Just because a problem seems complicated doesn’t mean the solution has to be. It’s human nature to over complicate things but if you step back from the problem and strip it down to the basics, you’ll find it’s easier to manage. Don’t search for answers, but look at the information in front of you and see if the answer exists within it.
There’s no such thing as a bad idea, so list each solution you think of. One bad idea might inspire you to think of something that solves the problem. It can help to create a mind map or work with others to bounce ideas off each other. There are plenty of ways to write your problems down, just don’t be afraid to share them.
Use Lateral Thinking
Lateral thinking varies from the way we usually process information, but it’s the best method for problem solving. It involves approaching a problem from all directions and finding dominant ideas you can apply to other areas of the situation. Think of lateral thinking as a creative approach to problem solving. This useful guide can help you develop your lateral thinking skills.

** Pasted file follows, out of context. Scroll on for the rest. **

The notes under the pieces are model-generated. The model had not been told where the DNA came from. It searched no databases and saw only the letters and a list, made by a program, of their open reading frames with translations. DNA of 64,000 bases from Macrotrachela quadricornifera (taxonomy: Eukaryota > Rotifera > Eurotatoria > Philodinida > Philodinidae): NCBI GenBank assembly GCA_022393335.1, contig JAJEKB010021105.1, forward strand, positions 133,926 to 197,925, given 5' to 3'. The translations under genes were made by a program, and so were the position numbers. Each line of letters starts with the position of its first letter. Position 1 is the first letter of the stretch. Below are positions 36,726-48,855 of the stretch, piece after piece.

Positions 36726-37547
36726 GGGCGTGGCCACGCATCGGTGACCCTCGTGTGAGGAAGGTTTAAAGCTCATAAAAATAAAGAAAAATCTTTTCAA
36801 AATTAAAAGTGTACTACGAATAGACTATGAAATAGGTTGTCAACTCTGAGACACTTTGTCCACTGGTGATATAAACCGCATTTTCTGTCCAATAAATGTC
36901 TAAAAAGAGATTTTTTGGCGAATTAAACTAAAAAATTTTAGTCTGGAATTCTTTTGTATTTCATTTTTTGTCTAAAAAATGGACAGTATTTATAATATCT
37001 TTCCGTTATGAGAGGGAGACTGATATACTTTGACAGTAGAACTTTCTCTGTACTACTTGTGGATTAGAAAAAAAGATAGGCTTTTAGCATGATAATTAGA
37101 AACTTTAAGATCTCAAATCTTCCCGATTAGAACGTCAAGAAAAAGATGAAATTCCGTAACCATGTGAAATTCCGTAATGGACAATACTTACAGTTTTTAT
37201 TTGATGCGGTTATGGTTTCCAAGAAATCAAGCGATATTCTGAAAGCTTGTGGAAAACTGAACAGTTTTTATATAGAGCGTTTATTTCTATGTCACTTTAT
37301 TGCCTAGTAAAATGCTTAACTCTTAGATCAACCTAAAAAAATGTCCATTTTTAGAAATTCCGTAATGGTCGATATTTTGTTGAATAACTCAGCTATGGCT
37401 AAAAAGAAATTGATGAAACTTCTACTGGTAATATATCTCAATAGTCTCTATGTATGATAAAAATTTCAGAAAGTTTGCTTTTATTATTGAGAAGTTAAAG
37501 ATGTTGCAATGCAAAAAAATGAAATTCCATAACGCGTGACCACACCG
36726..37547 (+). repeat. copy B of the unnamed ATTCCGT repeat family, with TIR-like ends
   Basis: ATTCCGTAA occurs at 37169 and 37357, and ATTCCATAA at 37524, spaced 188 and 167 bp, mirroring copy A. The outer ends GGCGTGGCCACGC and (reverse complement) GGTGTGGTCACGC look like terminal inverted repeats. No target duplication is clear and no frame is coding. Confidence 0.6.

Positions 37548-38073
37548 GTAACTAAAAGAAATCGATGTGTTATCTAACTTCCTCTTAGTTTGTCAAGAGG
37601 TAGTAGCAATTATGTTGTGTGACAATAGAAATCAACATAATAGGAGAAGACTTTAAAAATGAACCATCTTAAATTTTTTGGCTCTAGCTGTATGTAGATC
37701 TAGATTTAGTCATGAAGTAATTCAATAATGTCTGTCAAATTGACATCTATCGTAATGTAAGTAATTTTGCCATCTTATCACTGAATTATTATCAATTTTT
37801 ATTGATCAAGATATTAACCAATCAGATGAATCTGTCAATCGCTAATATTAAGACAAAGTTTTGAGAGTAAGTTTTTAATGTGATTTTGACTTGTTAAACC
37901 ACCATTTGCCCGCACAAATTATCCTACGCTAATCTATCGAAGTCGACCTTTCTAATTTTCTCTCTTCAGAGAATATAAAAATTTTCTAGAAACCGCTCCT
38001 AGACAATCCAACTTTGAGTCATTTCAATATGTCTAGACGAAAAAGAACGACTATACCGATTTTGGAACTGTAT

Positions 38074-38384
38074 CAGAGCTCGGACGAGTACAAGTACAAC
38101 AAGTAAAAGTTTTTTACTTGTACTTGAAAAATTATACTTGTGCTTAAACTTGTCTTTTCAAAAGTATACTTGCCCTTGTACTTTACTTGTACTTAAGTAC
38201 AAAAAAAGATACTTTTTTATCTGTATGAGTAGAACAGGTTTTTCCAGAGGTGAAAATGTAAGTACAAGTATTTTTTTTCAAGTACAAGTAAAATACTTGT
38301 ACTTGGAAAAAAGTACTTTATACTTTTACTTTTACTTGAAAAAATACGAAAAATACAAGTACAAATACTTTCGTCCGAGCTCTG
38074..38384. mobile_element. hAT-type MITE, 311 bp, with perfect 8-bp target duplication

Change Your Language
It seems so simple, but changing your language can help you solve a problem. Instead of asking yourself what should I do, use wording such as imagine this and what if?
Problem solving doesn’t have to be scary if you approach it correctly. Follow the above tips, be confident and have faith in yourself to solve problems. Everyone can develop their skills with practice and doing so will make you a valued employee.
About This Problem Solving Guide
This guide offers the most insightful articles, educational videos, expert insights, specialist tips and best free tutorials about problem-solving from around the internet. The learning guide is split into four levels: introduction, basics, advanced and expert. You can learn at your own pace. Each item shows an estimated reading or watching time, allowing you to easily plan when you want to read or watch each item. Below you’ll find a table of contents that enables you to easily find a specific topic you might be interested in.